satisfactorily level with the customers, buyers and controllers to achieve
accurate outcomes. China has allowed freedom of access to external business
people (HK, Taiwan, Japan, USA and Europe) and there have been many positive
benefits that have resulted from this enlightened and open approach to economic
stimulation. However, there are limited opportunities to share information in
China across the industry and as “knowledge is power” - it is diligently
Labor Stability and Skills :
It is now common for factories on the Eastern seaboard of China to lose 30% -
50% of their staff every Chinese New Year when the workers return to their home
provinces. One can only imagine the resulting cost and effect that has on
customers, as well as the need for recurring training effort. Although basic
labor skills can be readily obtained, specialized textile skills are becoming
increasingly difficult to obtain. As a result, now many textile companies are
moving to northern and western provinces where labor is more easily obtainable
and cheaper. However, lack of management and technical skills in these more
remote provinces becomes an even more apparent issue.
Labor, energy, raw materials and compliance costs are all rising and the
inflation level in China is greater than most western countries. We will
continue to see fluctuations as the central government continues to adjust
economy settings and resources. However, as there is increasing instability
throughout the major textile producing economies, it would be reasonable to
suggest that the Chinese government soon start to develop some policy
initiatives to provide some direction and stability to the still valuable
The definition of productivity and the techniques used to achieve productivity
improvement are not well known in China. It was always easier to direct abundant
and cheap labor at an increasing output. This is becoming increasingly difficult
to do with the rising costs and limited availability of labor and other
resources. As a result, the management of productivity improvement has become a
more pressing need. However, as there is little tradition of seeking external
assistance and cultural / historical impediments, there is a need for a policy
catalyst to encourage intervention in this area.
The primary environmental concerns in China’s textile sector are obviously in
the textile dying and finishing plants. Due to the reasons of
under-capitalization, use of substandard low-cost materials and poor technology,
this sector is still contracting. At the same time, it is coming under increased
scrutiny by various organizations such as Greenpeace, Oecotex, etc. High profile
brands that purchase from China who cannot be assured of an environmentally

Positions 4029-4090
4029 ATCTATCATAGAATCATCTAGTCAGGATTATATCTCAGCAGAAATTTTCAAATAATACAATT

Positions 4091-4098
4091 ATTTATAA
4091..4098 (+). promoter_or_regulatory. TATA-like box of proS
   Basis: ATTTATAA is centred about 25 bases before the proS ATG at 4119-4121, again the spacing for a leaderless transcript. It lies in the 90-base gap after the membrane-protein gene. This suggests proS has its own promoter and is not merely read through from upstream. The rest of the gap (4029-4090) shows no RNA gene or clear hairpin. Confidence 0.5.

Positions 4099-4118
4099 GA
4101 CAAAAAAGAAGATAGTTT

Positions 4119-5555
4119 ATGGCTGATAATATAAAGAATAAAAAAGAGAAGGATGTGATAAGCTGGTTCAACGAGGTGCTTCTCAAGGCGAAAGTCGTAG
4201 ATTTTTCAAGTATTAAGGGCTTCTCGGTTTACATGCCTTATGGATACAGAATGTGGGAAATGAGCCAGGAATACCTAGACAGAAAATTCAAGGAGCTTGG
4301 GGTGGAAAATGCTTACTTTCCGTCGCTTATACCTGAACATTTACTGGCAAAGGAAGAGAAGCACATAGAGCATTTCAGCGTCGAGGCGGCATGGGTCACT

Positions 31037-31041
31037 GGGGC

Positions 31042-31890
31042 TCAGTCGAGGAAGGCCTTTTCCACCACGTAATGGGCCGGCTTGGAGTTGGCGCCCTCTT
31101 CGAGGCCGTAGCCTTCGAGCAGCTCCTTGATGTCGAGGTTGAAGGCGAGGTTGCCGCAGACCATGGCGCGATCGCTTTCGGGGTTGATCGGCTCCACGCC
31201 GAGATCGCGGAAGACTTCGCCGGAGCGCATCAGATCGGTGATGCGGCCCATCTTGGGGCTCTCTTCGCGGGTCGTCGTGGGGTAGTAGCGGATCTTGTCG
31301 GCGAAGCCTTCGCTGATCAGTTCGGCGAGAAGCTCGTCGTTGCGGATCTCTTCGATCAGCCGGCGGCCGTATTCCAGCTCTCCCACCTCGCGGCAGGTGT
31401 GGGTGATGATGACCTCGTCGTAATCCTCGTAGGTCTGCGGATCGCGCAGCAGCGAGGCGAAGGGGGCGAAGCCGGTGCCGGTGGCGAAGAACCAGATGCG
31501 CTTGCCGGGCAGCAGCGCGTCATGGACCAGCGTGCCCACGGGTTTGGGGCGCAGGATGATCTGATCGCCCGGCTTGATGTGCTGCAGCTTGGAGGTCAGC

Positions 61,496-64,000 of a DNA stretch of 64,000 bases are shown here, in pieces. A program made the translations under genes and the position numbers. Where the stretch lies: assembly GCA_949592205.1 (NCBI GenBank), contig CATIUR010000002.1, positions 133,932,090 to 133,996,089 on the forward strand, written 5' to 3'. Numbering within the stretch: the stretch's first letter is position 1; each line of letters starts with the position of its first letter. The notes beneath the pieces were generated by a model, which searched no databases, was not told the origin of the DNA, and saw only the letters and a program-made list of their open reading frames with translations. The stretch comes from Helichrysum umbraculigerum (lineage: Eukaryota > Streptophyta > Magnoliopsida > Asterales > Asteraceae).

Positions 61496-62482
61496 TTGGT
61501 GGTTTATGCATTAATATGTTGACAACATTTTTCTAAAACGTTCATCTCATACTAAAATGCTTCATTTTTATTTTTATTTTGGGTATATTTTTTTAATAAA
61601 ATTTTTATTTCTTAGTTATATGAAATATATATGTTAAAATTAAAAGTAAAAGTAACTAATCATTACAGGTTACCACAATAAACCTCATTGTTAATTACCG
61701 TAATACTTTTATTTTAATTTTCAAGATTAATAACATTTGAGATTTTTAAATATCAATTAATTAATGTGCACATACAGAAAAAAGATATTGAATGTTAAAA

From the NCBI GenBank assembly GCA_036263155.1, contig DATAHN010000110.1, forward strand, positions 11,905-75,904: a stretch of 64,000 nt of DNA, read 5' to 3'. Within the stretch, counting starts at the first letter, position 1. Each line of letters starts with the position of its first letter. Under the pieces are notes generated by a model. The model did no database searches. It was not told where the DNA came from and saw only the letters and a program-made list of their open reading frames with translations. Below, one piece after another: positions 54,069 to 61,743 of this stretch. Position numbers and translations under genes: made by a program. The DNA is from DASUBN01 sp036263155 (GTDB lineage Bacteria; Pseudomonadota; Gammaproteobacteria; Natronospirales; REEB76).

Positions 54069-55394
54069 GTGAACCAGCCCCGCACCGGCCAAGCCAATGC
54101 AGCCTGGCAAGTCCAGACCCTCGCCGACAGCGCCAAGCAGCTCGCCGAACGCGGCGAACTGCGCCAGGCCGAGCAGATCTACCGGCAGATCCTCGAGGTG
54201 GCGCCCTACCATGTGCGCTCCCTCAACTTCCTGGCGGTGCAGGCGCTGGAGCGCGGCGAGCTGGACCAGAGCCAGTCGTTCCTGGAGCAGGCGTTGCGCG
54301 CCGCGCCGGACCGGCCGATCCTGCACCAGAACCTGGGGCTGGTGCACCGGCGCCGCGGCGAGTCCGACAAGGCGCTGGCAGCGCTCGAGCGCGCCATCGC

compliant supply chain run an increasing risk of being “named and shamed” with
consequential risk to their commercial success.
China is reluctant to maintain the pace of coal fired power generation due to
the resulting environmental load. This causes serious power outages that occur
throughout the summer months and which result in power being unavailable on a
regular and extended basis. This, in turn, has a negative consequential effect
on delivery performance and resource utilization.
While a substantial amount of making up activity has transferred out of China to
lower labor cost countries, the transfer of textile capacity has been limited.
This is due to the long lead-times required to achieve economic and commercial
viability in low labor cost environments that have little previous textile
tradition or skills. Presently, this mitigates in China’s favor, but may not
always be the case. Therefore, it may be prudent for the Chinese government to
commence examination of these factors.
It does not require a great deal of imagination to visualize the negative effect
on product quality that is caused by a fragmented supply chain structure, along
with the fact that no individual producer is likely to take effective
responsibility for finished product quality. This along with the tendency to
employ extreme efforts to utilize low cost components all results in poor
quality. There are a large number of inspection services but it is well known
that inspecting a product after it is manufactured will not ensure “built –in”
quality and compromises are often required to ensure that delivery expectations
All the elements described above have an effect on product quality and
obtainable price levels. In addition, other external factors that will also
influence events are; the flattening of supply chains and the reduction of non
value-adding elements, such as wholesalers and buying agencies as retailers that
will increasingly seek to work directly with manufacturers to maintain margins.
There will be the emergence of a “new protectionism’ in the form of demanded
supply chain conformance. Factors such as environment, working conditions,
product life, carbon footprint etc. will come into play and if these elements
are not addressed it will cause business to redirect to suppliers that are
capable of addressing these requirements.
Consumers in today’s economic times are seeking higher product quality, with
purchases occurring less frequently. This is evident by higher-end retailers
continuing to prosper, while the lower-end retailers are generally experiencing
more difficulties. It is not possible to address all issues simultaneously and
successfully in the short term, but the creation of an overall strategy